Chambers's Edinburgh journal, conducted by W. Chambers. [Continued as] Chambers's Journal of popular literature, science and arts

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Page 246 - For books are not absolutely dead things, but do contain a potency of life in them to be as active as that soul was whose progeny they are ; nay, they do preserve as in a vial the purest efficacy and extraction of that living intellect that bred them.
Page 247 - And yet, on the other hand, unless wariness be used, as good almost kill a man as kill a good book : who kills a man kills a reasonable creature, God's image ; but he who destroys a good book. kills reason itself; kills the image of God, as it were, in the eye.
Page 178 - Ah! what avail the largest gifts of Heaven, When drooping health and spirits go amiss ? How tasteless then whatever can be given? Health is the vital principle of bliss, And exercise, of health.
Page 89 - Ave Maria ! blessed be the hour ! The time, the clime, the spot, where I so oft Have felt that moment in its fullest power Sink o'er the earth so beautiful and soft, While swung the deep bell in the distant tower. Or the faint dying day-hymn stole aloft, And not a breath crept through the rosy air, And yet the forest leaves seem'd stirr'd with prayer.
Page 89 - SOLEMNLY, mournfully, Dealing its dole, The Curfew Bell Is beginning to toll. Cover the embers, And put out the light ; Toil comes with the morning. And rest with the night. Dark grow the windows, And quenched is the fire ; Sound fades into silence, — All footsteps retire. No voice in the chambers, No sound in the hall ! Sleep and oblivion Reign over all ! II.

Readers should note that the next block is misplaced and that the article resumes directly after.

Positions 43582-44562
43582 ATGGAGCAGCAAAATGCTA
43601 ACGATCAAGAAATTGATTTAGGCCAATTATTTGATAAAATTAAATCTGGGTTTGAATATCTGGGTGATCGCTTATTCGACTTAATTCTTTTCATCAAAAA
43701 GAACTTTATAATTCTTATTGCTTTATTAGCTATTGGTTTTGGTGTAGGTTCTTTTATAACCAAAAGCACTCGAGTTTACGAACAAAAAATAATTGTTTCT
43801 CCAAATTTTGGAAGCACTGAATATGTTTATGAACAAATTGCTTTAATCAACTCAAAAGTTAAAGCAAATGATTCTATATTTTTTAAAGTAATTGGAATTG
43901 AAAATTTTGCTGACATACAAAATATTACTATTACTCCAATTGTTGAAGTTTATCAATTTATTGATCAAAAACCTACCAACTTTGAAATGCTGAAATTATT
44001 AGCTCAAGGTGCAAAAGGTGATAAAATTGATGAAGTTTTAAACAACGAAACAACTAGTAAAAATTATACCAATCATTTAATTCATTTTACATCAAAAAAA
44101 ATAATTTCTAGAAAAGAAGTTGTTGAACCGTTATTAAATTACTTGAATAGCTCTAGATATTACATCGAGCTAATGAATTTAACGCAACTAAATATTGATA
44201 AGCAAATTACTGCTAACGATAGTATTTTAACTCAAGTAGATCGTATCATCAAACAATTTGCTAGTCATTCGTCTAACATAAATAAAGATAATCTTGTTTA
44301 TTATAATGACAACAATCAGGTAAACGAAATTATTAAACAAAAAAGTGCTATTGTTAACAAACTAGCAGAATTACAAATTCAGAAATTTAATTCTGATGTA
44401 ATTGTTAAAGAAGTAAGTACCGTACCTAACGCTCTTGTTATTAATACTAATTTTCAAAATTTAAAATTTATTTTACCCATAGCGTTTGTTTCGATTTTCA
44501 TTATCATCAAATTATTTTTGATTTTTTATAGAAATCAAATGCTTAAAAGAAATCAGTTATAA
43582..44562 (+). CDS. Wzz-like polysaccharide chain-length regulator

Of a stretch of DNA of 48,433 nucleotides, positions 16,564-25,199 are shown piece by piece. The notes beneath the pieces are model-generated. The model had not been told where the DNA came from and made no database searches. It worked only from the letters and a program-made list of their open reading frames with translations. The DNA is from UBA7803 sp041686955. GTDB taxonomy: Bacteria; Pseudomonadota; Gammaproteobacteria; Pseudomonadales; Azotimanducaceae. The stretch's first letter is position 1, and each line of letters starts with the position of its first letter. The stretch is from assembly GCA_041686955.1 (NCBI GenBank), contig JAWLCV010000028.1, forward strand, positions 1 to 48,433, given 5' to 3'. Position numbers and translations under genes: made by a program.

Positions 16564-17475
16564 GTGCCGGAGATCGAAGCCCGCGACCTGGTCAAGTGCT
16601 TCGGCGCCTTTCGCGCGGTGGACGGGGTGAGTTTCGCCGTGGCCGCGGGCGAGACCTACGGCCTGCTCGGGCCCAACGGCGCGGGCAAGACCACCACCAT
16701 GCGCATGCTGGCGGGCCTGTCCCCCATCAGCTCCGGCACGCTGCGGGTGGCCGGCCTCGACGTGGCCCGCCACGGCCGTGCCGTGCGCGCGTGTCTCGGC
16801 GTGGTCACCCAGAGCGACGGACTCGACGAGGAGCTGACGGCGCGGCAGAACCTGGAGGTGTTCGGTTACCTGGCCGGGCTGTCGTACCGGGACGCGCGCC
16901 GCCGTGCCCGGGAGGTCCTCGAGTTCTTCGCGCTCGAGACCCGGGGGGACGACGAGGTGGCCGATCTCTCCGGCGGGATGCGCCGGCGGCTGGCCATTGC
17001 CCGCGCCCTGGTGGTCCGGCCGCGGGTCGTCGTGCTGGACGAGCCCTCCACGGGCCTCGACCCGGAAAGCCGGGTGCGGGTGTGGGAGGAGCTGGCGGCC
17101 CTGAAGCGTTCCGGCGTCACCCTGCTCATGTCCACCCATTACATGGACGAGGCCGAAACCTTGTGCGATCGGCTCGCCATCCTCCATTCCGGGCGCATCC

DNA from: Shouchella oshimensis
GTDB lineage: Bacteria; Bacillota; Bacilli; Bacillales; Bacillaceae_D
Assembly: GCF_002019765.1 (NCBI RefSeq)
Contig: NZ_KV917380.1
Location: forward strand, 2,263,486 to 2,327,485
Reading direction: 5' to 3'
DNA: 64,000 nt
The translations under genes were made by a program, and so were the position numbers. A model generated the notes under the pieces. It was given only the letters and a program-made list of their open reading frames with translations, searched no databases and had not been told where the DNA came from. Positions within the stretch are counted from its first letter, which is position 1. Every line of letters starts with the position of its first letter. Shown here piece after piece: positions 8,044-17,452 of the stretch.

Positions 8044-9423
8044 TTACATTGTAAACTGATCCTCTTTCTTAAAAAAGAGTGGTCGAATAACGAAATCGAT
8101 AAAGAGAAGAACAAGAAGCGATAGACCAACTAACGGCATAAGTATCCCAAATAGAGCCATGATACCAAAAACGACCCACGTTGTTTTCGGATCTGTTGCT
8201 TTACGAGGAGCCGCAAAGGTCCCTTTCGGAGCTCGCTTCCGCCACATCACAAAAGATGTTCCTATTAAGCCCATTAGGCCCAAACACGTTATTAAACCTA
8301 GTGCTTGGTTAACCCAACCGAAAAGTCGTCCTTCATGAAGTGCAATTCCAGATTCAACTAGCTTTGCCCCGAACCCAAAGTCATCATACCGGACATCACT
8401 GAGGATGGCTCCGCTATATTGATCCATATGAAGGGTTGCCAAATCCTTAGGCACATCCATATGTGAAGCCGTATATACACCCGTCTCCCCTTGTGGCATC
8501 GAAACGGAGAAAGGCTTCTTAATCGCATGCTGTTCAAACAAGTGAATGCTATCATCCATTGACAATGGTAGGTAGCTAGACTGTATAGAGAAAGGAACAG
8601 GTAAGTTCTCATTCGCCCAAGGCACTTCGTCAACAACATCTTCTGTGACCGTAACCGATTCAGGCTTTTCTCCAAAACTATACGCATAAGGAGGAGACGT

Page 88 - I HAVE read, in some old marvellous tale, Some legend strange and vague, That a midnight host of spectres pale Beleaguered the walls of Prague. Beside the Moldau's rushing stream, With the wan moon overhead, There stood, as in an awful dream, The army of the dead.
Page 126 - And the vitriol madness flushes up in the ruffian's head, Till the filthy by-lane rings to the yell of the trampled wife, And chalk and alum and plaster are sold to the poor for bread...
Page 100 - Honour and shame from no condition rise ; Act well your part, there all the honour lies.
Page 37 - At last it was suggested that a carriage was much wanted in the establishment ; after diligent search, I discovered in the back settlements of a York coachmaker an ancient green chariot, supposed to have been the earliest invention of the kind. I brought it home in triumph to my admiring family. Being somewhat dilapidated, the village tailor lined it, the village blacksmith repaired it ; nay, (but for Mrs. Sydney's earnest entreaties...
Page 246 - His muse was of universal access; and he was not only the poet of his monastery, but of the world in general.

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